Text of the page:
By Jeri Davis with additional reporting by Carla O’Day and Don Dike Anukam
Just days after the first big fire of the season scorched thousands of acres on Peavine Mountain, local fire officials from the Reno Fire Department (RFD) and Truckee Meadows Fire Protection District are reminding citizens that fireworks in Reno and Washoe County are both dangerous and illegal.
These types of warnings are issued by RFD and TMFPD each year in the weeks leading up to the Fourth of July. This year, however—with several approved fireworks displays canceled and large gatherings to view the planned displays banned—the departments could have more to worry about from Washoe County residents who’ve been cooped up inside during quarantine.
While fighting last Friday’s Poeville Fire on Peavine, fire officials had to deal with complications caused by people trying to get a look at the fire either with drones or in-person.
Truckee Meadows Fire Protection District Deputy Chief of Operations Alex Kukulus told This Is Reno reporter Don Dike-Anukam, “We had a real problem today with people wanting to see the fire. They were up in their trucks and their ATVs along the hillside. We had to divert many of our resources to get them out of there, rather than fighting fire. So, we need [people] to stay out of our way … I mean, I’ve personally spent an hour or two chasing people off the hillside rather than doing what we should be doing.”
There will be a permitted Damonte Ranch fireworks display on Saturday, July 4, at 9 p.m. People are being advised to live stream it from their homes or watch it on Channel 11, as no gatherings are permitted for the event.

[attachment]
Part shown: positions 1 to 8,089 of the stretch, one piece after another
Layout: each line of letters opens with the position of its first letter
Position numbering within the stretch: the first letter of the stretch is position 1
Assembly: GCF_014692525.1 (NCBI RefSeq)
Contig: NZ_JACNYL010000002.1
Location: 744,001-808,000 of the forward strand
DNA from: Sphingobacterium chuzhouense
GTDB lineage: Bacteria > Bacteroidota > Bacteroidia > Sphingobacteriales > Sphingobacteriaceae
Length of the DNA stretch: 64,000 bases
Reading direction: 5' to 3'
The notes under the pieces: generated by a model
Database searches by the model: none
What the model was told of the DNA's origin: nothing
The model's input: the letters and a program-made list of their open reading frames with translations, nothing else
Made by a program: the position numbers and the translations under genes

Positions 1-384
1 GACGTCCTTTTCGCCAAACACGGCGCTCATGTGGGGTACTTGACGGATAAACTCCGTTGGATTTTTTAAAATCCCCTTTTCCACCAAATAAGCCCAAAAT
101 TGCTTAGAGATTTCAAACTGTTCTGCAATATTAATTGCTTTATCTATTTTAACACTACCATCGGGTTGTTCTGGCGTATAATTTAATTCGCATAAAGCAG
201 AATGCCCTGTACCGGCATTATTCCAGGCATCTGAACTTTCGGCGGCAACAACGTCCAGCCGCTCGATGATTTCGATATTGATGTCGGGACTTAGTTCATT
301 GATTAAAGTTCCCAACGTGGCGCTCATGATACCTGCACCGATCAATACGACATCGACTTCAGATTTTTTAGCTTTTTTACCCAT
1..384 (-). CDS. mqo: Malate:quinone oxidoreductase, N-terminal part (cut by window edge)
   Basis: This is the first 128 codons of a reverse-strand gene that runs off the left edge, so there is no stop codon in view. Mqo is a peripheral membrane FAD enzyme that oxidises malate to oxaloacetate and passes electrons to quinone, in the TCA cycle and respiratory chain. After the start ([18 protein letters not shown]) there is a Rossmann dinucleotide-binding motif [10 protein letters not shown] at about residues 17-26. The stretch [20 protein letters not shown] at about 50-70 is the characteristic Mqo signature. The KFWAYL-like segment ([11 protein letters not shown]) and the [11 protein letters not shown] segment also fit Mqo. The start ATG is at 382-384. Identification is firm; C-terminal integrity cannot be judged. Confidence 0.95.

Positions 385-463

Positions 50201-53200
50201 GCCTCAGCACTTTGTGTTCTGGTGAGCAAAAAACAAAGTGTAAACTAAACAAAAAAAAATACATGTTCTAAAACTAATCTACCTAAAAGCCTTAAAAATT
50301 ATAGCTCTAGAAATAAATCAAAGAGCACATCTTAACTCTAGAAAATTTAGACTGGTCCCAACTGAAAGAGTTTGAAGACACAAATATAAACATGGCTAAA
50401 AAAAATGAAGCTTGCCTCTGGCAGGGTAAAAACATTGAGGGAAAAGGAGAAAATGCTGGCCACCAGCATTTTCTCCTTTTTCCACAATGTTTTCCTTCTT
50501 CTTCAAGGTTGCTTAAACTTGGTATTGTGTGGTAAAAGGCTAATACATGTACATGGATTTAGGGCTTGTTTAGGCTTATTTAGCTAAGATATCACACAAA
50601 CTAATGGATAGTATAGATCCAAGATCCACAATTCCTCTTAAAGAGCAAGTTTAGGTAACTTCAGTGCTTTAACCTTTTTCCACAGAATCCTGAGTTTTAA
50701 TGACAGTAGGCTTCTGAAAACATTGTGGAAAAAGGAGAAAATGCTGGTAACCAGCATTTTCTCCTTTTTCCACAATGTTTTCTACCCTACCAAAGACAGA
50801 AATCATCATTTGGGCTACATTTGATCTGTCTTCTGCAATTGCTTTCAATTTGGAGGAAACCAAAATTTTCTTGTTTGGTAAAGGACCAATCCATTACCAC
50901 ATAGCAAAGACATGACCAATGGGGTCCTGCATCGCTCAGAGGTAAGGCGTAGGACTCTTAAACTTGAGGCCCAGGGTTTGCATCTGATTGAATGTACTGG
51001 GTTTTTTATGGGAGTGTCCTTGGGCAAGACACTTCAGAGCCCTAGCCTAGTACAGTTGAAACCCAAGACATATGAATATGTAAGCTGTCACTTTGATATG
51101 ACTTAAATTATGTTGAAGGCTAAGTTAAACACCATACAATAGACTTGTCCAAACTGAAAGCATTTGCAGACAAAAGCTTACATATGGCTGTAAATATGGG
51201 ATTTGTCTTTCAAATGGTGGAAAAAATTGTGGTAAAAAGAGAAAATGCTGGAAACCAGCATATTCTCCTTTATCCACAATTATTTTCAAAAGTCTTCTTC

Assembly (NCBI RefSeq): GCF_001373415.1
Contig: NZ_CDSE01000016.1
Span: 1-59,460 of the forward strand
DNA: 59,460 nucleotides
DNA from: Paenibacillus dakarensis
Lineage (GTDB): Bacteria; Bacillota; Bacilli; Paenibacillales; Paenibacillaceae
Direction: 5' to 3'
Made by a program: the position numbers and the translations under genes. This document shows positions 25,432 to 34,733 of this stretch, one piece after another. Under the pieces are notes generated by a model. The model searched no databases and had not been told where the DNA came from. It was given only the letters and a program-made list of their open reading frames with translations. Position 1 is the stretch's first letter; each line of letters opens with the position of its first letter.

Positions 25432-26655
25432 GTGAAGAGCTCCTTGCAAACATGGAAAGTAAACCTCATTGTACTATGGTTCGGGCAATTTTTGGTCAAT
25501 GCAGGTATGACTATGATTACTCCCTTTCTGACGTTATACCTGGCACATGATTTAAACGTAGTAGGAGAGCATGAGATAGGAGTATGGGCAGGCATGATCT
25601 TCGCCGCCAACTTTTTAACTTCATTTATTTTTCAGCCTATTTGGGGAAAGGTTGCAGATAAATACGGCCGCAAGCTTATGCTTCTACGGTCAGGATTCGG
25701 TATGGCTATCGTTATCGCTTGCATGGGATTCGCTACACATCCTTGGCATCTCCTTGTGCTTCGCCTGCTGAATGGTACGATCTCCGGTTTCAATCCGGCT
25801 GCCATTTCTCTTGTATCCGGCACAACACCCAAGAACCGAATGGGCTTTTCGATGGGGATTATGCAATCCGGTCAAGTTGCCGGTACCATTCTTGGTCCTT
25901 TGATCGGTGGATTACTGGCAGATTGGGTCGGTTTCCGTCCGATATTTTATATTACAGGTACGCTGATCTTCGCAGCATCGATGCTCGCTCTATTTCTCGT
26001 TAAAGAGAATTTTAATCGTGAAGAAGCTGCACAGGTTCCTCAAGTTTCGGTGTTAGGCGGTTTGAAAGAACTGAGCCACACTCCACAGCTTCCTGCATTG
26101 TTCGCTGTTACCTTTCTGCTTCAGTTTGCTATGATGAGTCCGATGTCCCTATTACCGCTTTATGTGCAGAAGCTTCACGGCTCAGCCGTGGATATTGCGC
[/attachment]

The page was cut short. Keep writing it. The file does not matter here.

Heavy penalties, potential for injury and fire
In a release sent out on Monday, June 30, RFD officials noted:
“No fireworks are legal, except public fireworks displays permitted through the Fire Department having jurisdiction. Even though it may be legal to purchase fireworks in some locations outside of Washoe County, it is illegal to possess or use fireworks and/or pyrotechnics within the City of Reno and in the unincorporated areas of Washoe County.”
Just being in possession of fireworks can lead to fines of up to $1,000—and possibly up to six months in jail for each offense. Laws also provide for seizure and forfeiture of all such materials from individuals by law enforcement.
Capable of reaching temperatures of 1,200 degrees Fahrenheit, fireworks are hot enough to cause third degree burns and severe injury, as well as damage sight and hearing.
Fireworks could also ignite wildfires in dry brush and trees.
“If your pyrotechnic activities cause property damage or bodily injury, the financial consequences can be significant,” Reno Fire Marshal Tray Palmer said in the release. “The local fire jurisdictions will seek for cost recovery, and fighting a fire caused by negligent activity can be expensive.”
Kukulus said, “We need everybody to be extra diligent about not causing additional fires or any other issues. If we have any other fires at this point in time, it’s going to be extremely difficult for resources to handle…Please, stay home and don’t do anything to start a fire…Stay home for COVID for the fire department.”